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Let say $e = 5$, $n = 119$ and $d = 77$. If I encrypt, for example, $m=15$ I get: $$m_1 = m^e=15 ^ 5 \mod 119 = 36\qquad\text{and}\qquad m_2 =m^d= 15 ^ {77} \mod 119 = 36$$. Why? Is it always like that in RSA? Is it bad?

My question was prompted by an answer to Why hash or salt when signing? : why does this work?

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  • $\begingroup$ No, you wouldn't always get that - in fact it's very unlikely behaviour. If encrypting with the public and private exponents was always the same you'd be able to decrypt someone else's message $c$ by calculating $c^e=c^d=m$... $\endgroup$ Jan 8, 2014 at 0:30
  • $\begingroup$ @figlesquidge Are you sure? What about this answer? crypto.stackexchange.com/a/2480/8151, this uses the same idea. $\endgroup$
    – evening
    Jan 8, 2014 at 0:31
  • $\begingroup$ I've Tried writing a short answer rather than just comments. $\endgroup$ Jan 8, 2014 at 0:36
  • $\begingroup$ @figlesquidge Can you please also add a comment on crypto.stackexchange.com/questions/2474/… then? $\endgroup$
    – evening
    Jan 8, 2014 at 0:38
  • $\begingroup$ What don't you understand? :/ In the case of signing, to create a signature for message $m$, we calculate $m^d$. $\endgroup$ Jan 8, 2014 at 0:44

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No, you wouldn't always get that - in fact it's very unlikely behavior (eg the wikipedia worked example).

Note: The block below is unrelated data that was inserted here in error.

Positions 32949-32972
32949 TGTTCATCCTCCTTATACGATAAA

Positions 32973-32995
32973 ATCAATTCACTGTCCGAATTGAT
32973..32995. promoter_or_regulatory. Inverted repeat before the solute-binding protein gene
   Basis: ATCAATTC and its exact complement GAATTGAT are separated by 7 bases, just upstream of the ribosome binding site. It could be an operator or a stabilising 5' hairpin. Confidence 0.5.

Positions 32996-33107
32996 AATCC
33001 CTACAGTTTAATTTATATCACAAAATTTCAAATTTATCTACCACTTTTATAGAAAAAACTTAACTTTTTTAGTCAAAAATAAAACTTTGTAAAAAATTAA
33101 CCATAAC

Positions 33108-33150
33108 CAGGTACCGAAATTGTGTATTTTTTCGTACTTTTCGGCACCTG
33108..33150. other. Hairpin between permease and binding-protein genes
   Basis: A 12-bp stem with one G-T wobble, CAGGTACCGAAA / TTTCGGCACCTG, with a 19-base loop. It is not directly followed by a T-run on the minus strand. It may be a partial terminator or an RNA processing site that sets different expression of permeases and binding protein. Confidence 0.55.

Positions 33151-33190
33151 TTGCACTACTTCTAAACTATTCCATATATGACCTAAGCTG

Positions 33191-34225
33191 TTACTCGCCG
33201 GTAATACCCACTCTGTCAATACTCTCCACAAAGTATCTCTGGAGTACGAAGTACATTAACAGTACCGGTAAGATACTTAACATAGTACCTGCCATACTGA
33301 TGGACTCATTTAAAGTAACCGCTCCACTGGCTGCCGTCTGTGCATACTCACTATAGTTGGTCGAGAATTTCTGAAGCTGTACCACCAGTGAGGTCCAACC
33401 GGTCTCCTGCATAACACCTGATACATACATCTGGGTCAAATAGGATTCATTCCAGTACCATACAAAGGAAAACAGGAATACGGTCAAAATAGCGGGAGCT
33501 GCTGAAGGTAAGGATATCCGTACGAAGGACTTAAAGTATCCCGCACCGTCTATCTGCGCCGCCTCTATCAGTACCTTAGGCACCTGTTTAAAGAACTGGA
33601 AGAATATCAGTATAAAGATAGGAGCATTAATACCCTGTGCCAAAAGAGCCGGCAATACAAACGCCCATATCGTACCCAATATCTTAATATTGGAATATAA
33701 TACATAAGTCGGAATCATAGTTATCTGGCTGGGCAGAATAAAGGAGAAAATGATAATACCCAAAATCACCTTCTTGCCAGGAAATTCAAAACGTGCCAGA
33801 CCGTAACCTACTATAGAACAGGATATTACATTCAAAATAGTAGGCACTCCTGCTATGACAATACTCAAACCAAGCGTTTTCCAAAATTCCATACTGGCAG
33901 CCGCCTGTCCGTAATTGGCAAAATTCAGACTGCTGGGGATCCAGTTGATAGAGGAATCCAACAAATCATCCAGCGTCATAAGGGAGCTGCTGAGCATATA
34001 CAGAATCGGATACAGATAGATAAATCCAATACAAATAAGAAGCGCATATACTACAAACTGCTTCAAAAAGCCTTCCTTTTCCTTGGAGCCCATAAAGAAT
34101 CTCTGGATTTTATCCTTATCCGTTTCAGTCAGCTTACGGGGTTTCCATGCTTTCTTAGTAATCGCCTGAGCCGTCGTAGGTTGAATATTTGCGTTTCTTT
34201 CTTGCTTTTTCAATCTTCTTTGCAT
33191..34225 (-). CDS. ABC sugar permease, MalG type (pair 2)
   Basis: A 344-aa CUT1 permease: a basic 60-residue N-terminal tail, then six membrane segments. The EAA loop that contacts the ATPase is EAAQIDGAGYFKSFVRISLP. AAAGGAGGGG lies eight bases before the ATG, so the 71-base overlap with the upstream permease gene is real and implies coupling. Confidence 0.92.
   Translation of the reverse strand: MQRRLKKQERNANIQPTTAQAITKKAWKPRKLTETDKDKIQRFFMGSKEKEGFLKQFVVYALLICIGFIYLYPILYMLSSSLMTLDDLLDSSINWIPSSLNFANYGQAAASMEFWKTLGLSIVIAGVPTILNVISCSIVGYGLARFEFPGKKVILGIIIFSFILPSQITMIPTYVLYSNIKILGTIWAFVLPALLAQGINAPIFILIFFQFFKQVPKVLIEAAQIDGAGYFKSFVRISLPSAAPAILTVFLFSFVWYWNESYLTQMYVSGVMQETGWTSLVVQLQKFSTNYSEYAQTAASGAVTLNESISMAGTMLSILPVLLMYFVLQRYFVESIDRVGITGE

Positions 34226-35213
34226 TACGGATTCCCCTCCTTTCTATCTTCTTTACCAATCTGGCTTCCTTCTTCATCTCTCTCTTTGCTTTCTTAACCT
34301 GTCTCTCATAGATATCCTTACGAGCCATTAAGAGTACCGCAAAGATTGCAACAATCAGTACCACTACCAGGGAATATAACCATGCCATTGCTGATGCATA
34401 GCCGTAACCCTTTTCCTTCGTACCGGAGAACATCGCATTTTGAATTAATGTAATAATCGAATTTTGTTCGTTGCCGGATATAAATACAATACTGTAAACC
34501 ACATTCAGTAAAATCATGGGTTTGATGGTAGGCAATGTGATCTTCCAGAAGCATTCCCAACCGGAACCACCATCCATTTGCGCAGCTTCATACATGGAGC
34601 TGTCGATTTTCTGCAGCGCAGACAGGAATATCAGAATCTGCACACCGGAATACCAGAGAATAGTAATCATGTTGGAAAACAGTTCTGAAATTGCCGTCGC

If encrypting with the public and private exponents was always the same you'd be able to decrypt someone else's message $c$ by calculating $c^e=c^d=m$.

It is important to realize that (after running the RSA setup algorithm) there is algebraically no reason you couldn't swap $e$ and $d$, since $d=e^{-1}$ and thus $e=d^{-1}$ (all modulo $\varphi(N)$). However, it is unlikely that $m^d$ and $m^e$ would be equal.


In the question you link to, using the "wrong" exponent is done to cheat: it demonstrates a potential flaw in the encryption scheme. In the forgability game, we say the adversary 'wins' if they manage to create a pair $(m,s)$ such that $s$ is a valid signature for $m$, without asking the legitimate signer to calculate a signature of $m$.

So, consider what a valid message signature pair actually is (in textbook RSA signing): The pair $(m,s)$ is valid if $m=s^e\pmod N$. Now, since the public key is $(e,N)$, the adversary can cheat a bit. Instead of picking the message that he wants signed, he instead picks the signature. Having picked $s$, he now calculates $m:=s^e \pmod N$. This leaves him with the pair $(m,s)$, which by construction must be valid.

Notice that he doesn't have a clue what the message $m$ actually says, but we do know that $s$ is a valid signature for it. This is why real-world RSA signing uses a secure padding scheme: a message $m$ created in the way I describe above is very unlikely to have valid padding.

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  • $\begingroup$ Omg I thought s is a message... $\endgroup$
    – evening
    Jan 8, 2014 at 6:10
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    $\begingroup$ "all modulo $N$", modulo $\lambda(N)$ or modulo $\phi(N)$ not, modulo $N$. $\endgroup$ Jan 8, 2014 at 17:18
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    $\begingroup$ Cheers, good reason not to answer in the middle of the night $\endgroup$ Jan 8, 2014 at 17:19

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